New Orleans after Katrina
Communities up and down Colorado’s Front Range were ravaged a couple weeks ago by flash floods that turned every stream and creek into a raging torrent. Hundreds of homes were lost, roads and bridges were washed away, lives and businesses were uprooted. Disasters like this, we’ve learned, bring out the best and worst in people. Everyone gets stretched to their extremes. But for the most part, the generosity of people in response to catastrophes like this is truly remarkable. And that generosity is not bound by spatial scale. Whenever a disaster occurs, donations – whether useful or not – pour in from around the world. Indeed, disasters like this provide opportunities for people to demonstrate their generosity. Giving to others in need makes us feel good.
It also makes us look good. While generosity is seemingly, by definition, a selfless act, ‘the gift’ is fraught with socially-loaded baggage. Generosity – despite how selfless the giver’s intentions may be – is often received with the understanding that reciprocity is somehow expected or that the receiver is now, in some way, in the giver’s debt. And when corporations get involved, there’s always an unavoidable element of self-interest. For instance, the Patagonia company is visiting flooded towns in Colorado to hand out their brand-name jackets and such to first-responders and flood victims. This is certainly a generous act, particularly given the retail value of Patagonia products. But one cannot help suspecting that Patagonia’s motives are at least partially self-serving; their generosity today is cultivating new customers tomorrow. And if the local media happen to be filming while products are being distributed, then their free advertising thrown in as well.
Are these socially-loaded complications of disaster relief culturally specific? How different is generosity in Colorado compared to generosity in, say, China? How important is cultural, social, and political context to the role disasters play in how people give and receive donations? These questions have been on my mind as I contemplate Colorado’s flood recovery while also thinking about all the similar disasters that befall communities throughout the world and, particularly, throughout Asia.
Wenchuan earthquake, China
I recently came upon a study conducted by researchers in Australia and China comparing international donations in response to Hurricane Katrina in the US and the Wenchuan earthquake in China. One of the most striking facts revealed in their paper, “Disaster Relief Drivers: China and the US in Comparative Perspective,” is the discrepancy in the amount donated by the international community in response to these disasters. Whereas China received some $500 million from 160 countries following the Wenchuan earthquake, the US received $854 million from 130 countries in response to Katrina. Certainly Katrina caused unprecedented destruction, along with some 1,800 lives. But it also happened in the world’s wealthiest country. The Wenchuan earthquake, by comparison, claimed nearly 70,000 lives, injured 375,000 more, with nearly 20,000 officially ‘missing’, and some 4.8 million homeless. The catastrophes are hardly even comparable in scale, and yet China received some $350 million less than the US in donations. Even more strange: Asian countries donated over $780 million to the US for Katrina, whereas they donated only $147 million to China.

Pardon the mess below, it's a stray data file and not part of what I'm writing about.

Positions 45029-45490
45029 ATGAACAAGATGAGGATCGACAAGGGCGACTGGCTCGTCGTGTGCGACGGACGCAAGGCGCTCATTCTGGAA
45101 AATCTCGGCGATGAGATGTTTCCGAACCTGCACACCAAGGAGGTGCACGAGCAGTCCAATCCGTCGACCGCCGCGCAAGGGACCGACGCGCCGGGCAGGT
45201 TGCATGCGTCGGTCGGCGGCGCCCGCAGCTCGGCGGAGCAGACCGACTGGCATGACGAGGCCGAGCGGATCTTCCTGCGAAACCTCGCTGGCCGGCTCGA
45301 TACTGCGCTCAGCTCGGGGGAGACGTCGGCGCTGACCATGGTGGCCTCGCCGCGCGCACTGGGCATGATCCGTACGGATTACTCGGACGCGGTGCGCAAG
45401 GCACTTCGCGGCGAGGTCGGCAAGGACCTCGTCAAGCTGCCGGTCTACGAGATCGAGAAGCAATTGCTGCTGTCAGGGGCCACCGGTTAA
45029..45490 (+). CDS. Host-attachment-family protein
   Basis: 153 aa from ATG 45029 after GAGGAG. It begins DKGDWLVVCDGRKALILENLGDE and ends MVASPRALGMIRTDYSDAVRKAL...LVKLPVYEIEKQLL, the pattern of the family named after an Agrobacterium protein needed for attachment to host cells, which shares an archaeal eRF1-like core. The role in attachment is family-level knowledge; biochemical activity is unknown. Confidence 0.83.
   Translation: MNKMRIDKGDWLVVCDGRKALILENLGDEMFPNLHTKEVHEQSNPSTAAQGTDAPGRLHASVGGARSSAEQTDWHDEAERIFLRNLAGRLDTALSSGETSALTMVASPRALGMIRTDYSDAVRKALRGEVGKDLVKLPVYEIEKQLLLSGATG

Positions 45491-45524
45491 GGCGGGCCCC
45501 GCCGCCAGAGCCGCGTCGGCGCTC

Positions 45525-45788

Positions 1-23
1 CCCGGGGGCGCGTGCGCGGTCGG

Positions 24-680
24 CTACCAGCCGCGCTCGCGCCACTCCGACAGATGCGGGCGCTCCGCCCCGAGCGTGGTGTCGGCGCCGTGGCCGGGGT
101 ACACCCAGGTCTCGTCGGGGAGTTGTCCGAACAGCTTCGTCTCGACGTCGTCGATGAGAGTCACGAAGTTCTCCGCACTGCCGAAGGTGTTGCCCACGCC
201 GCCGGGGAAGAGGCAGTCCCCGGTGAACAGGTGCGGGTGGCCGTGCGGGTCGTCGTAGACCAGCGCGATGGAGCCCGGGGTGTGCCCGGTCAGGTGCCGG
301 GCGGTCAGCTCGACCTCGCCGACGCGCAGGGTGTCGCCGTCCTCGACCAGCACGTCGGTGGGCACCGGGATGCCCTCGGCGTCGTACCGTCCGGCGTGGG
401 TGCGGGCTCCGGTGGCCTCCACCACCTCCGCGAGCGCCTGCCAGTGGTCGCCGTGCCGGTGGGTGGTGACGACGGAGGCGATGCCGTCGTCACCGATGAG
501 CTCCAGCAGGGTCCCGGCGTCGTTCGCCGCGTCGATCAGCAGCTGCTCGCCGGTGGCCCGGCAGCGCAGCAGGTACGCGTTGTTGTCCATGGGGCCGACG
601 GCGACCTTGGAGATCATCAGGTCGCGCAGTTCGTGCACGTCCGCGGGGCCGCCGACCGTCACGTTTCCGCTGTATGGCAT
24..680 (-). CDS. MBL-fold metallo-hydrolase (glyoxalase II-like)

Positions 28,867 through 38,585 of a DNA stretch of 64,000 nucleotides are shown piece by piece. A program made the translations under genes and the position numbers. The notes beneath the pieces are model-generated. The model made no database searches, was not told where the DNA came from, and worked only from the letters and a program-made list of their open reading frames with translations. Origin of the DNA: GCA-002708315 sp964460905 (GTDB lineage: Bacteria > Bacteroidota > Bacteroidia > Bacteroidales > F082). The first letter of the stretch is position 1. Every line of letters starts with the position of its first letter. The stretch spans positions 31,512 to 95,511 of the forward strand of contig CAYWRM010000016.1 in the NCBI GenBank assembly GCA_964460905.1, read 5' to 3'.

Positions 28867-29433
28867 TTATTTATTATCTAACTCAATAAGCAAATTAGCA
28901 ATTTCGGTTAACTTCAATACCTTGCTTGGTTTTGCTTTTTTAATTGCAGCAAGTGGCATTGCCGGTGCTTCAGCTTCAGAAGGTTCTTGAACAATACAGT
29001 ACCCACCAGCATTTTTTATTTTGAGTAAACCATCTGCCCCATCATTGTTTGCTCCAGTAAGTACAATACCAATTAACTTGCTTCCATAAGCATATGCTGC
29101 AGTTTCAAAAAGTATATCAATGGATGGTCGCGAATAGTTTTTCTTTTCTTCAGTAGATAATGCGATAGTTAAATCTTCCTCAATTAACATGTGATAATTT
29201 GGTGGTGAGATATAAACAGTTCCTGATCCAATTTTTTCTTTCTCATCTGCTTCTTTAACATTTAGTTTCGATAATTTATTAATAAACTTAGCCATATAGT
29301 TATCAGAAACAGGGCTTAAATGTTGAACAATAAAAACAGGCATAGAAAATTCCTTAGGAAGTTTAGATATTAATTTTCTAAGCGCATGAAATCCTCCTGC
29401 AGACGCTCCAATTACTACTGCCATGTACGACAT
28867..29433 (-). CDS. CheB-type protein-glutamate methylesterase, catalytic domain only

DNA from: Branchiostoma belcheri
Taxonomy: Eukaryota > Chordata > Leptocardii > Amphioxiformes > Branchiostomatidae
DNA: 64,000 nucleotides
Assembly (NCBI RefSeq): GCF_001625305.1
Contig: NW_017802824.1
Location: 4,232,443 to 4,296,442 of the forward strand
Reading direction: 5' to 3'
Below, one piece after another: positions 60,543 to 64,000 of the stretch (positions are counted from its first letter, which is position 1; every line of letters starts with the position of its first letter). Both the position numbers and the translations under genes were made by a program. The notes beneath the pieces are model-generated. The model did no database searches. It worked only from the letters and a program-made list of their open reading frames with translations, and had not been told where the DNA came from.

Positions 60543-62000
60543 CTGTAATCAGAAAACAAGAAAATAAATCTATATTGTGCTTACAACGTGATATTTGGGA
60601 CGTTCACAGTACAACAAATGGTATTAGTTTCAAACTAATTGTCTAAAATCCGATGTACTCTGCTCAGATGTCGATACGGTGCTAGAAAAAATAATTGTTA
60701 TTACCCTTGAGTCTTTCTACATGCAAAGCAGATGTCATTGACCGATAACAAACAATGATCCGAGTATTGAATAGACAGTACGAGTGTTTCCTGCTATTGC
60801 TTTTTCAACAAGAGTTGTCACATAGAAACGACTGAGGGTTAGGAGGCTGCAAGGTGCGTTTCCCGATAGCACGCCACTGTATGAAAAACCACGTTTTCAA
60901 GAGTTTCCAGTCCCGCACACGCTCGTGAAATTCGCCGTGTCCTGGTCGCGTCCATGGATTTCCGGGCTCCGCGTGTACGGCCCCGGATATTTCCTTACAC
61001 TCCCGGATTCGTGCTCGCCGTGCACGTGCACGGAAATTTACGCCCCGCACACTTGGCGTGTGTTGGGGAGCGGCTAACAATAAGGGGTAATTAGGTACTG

What explains this discrepancy? The paper does not provide a single definitive answer to this question, but does suggest that political factors figures prominently in any explanation.
The 41 Asia donors provided USD147.40 million in assistance to China, while33 countries donated USD782.20 million to the US, accounting for 531 per cent of the amount of donations to China. This can be explained by the fact that donor countries of Hurricane Katrina wanted to attract US attention by offering huge donations.
So, trade relations had a lot to do with how donor countries responded to the two disasters, with those seeking to maintain good trade relations with the US being more likely to donate more to the Katrina recovery.
For the Wenchuan earthquake, donor countries that had less imports from China were of higher likelihood to respond by giving supplies assistance. For Hurricane Katrina,the case appears to be different: donor countries that had lower exports to the US and more imports from the US were more likely to offer assistance in the form of supplies (p. 109).
Disaster diplomacy, then, becomes a significant factor in explaining different patterns of disaster aid. The authors found that only the EU maintains a relatively consistent approach to disaster aid, based on humanitarian concerns more than potential political gain. The EU donated roughly equal amounts to both the US and China. In general, the authors find that generosity is geographical, with developed countries donate less than developing countries.